James Hosie came to Melbourne in 1853 from Leith, Scotland. The Public Records Office of Victoria Immigrants index shows one James Hosie arriving on the 'Koh-I-Noor' in December 1852.

Hosie initially worked as a shoemaker, in Melbourne at the Western Markets and at the gold fields at Mount Blackwood. He returned and opened a shop where the entrance to the Royal Arcade stands, in Bourke Street. His father, a baker by trade, opened a pie shop next door and his success led James to follow suit. He was successful enough to move to better premises and then open both a hotel (the Baths Hotel) and Hosie's Baths, which were both successful businesses.

James Hosie, bootmaker, is listed for the first time in an 1855 directory at 29 Western Market and 42 Queen Street. He shifted premises and trades repeatedly over the next fifteen years, as follows:

1857: Bootmaker, 40 Bourke Street West
1858: Bootmaker, 12 Bourke Street East and 40 Bourke Street West
1859: Bootmaker, 12 Bourke Street East
1860: Bootmaker, 10 Bourke Street East and
1860: Coffee and News room, 8 Bourke Street East
1861: Coffee and News room, 8 Bourke Street East
1862: Coffee and News room, 8 Bourke Street East
1863: Scotch Pie Shop, 12 Bourke Street East and 28 Hanover Street, Fitzroy
1864: Not listed
1865: Confectioner 38 Bourke Street East
1866: Confectioner 38 Bourke Street East
1867: Confectioner 38 Bourke Street East, private residence Great Dandenong Road, Gardiner
1868-1870: Confectioner, 36 Bourke Street East, private residence Lennox Street, Richmond

It is also interesting to note that although Hosie only listed his business as a Scotch Pie Shop for a single year (1863), it was the year immediately after he issued his tokens (1862). Although Hosie issued some six varieties of tokens in 1862, he used checks (non-circulating tokens) for a number of years afterwards, and he referred to his shop as 'The Scotch Pie Shop' on his checks.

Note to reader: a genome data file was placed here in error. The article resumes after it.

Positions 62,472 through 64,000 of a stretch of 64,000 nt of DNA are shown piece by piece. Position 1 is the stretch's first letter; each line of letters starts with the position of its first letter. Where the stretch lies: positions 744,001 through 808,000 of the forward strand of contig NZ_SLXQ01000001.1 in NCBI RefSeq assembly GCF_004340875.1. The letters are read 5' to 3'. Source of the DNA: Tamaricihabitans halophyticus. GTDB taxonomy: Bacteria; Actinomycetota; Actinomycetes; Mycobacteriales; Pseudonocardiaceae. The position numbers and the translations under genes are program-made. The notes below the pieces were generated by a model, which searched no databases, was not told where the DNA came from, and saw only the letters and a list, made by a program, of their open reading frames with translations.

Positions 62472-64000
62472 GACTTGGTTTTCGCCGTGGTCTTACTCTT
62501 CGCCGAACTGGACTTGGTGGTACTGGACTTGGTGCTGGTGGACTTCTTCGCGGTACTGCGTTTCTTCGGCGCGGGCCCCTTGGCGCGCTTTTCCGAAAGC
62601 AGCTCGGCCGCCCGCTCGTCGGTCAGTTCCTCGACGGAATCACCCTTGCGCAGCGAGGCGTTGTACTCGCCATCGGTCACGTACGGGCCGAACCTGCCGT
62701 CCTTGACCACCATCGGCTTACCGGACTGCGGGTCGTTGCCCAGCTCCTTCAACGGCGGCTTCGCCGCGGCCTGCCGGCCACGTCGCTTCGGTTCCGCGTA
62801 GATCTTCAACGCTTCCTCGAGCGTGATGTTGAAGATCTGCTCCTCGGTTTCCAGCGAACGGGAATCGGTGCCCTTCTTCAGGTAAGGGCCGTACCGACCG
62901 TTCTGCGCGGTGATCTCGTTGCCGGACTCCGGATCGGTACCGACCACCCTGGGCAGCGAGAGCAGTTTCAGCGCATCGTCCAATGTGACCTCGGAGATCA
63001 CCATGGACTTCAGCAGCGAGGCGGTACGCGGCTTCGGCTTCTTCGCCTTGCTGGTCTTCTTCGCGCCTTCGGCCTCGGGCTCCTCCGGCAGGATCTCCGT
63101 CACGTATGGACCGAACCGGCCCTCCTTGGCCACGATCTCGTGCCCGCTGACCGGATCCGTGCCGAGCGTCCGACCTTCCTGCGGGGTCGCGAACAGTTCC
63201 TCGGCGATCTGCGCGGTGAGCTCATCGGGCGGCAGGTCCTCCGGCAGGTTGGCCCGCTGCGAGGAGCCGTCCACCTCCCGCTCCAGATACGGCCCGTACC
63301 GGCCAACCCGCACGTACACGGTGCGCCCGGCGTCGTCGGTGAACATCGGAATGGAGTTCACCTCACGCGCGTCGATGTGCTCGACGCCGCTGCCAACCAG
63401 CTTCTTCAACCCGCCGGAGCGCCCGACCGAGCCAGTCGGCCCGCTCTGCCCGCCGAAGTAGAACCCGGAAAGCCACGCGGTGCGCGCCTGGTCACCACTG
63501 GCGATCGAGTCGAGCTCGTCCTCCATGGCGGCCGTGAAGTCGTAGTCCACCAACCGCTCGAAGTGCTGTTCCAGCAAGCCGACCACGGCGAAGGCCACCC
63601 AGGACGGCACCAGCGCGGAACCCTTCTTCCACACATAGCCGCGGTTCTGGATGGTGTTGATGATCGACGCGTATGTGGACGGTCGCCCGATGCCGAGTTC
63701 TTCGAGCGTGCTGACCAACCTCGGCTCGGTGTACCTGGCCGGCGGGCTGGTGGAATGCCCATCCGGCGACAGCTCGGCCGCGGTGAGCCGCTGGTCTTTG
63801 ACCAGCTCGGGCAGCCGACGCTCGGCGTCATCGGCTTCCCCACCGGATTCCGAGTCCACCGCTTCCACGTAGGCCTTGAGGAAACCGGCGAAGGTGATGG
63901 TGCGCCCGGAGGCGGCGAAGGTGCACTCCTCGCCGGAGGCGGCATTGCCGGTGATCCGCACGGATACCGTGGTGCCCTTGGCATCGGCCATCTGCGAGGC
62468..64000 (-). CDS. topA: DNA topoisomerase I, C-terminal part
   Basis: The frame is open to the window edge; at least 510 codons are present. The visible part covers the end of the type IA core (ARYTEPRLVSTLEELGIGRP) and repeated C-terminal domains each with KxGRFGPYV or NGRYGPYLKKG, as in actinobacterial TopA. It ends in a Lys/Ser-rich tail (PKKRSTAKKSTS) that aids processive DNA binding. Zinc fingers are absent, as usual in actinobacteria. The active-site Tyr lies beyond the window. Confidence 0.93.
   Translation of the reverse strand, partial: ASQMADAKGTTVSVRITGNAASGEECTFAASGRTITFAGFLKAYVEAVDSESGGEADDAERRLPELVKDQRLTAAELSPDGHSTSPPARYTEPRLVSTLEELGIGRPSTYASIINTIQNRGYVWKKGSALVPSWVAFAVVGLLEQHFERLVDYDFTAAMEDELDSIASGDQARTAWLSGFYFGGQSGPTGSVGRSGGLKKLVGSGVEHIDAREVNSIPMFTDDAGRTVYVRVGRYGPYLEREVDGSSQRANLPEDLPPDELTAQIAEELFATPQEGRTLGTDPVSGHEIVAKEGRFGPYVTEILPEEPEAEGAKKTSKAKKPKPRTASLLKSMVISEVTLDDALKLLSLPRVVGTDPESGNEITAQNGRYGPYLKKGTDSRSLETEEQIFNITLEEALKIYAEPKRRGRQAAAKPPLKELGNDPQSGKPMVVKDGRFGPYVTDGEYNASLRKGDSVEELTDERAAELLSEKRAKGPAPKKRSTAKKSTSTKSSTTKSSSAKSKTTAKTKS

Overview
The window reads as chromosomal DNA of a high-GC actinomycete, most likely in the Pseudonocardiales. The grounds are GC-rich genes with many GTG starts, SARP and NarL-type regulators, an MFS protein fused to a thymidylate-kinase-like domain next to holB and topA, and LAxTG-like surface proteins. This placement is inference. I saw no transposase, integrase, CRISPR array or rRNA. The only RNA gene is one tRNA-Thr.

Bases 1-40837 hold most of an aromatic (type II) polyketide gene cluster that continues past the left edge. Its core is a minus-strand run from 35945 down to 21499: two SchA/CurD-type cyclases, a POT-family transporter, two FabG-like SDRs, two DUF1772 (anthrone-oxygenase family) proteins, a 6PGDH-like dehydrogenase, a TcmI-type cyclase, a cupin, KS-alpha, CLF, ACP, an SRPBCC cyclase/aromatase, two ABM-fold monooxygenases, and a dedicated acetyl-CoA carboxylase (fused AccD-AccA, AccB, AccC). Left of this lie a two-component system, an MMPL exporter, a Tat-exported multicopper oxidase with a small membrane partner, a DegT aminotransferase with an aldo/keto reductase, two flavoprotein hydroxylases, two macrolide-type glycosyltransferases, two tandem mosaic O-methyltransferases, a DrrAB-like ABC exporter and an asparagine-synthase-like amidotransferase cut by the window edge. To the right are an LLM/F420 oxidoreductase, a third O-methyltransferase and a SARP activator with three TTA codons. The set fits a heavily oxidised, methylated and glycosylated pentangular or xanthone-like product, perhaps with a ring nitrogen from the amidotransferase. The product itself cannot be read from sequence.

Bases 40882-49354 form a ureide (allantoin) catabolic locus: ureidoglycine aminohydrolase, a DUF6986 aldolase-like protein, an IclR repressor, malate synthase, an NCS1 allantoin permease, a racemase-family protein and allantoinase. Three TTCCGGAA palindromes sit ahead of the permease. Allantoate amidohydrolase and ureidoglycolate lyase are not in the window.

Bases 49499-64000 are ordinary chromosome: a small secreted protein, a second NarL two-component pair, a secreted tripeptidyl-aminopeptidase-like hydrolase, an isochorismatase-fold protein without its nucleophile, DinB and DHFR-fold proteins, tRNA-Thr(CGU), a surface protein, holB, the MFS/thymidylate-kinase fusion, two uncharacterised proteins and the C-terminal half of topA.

Hosie invested heavily in land speculation at places such as Apollo Bay and Altona Bay. Unfortunately the boom burst and he had to go back to the mainspring of his wealth: selling pies. His last shop was in Little Collins Street. He died on March 31 1899, having made and lost a fortune, still running his pie shop.

Hosie's tokens, both his many varieties of pennies and his half-penny, were struck by Thomas Stokes in 1862.

Gardner, F. (1910). 'Trade Tokens and the Firms who Issued Them', The Australian Storekeepers and Traders Journal, 30 June, Australia, p.9.
Public Record Office of Victoria. Printout from internet index to Unassisted Immigrants to Victoria 1852-1923. Series 7666
Sharples, J. (1993). "Catalogue of Victorian Trade Tokens", Journal of the Numismatic Association of Australia. Vol. 7, December, pp.43-45.
Melbourne Directories, 1851-1870, Collection of the State Library of Victoria.
Hope, John. (2005). James Hosie, unpublished MSS, 4 pps.

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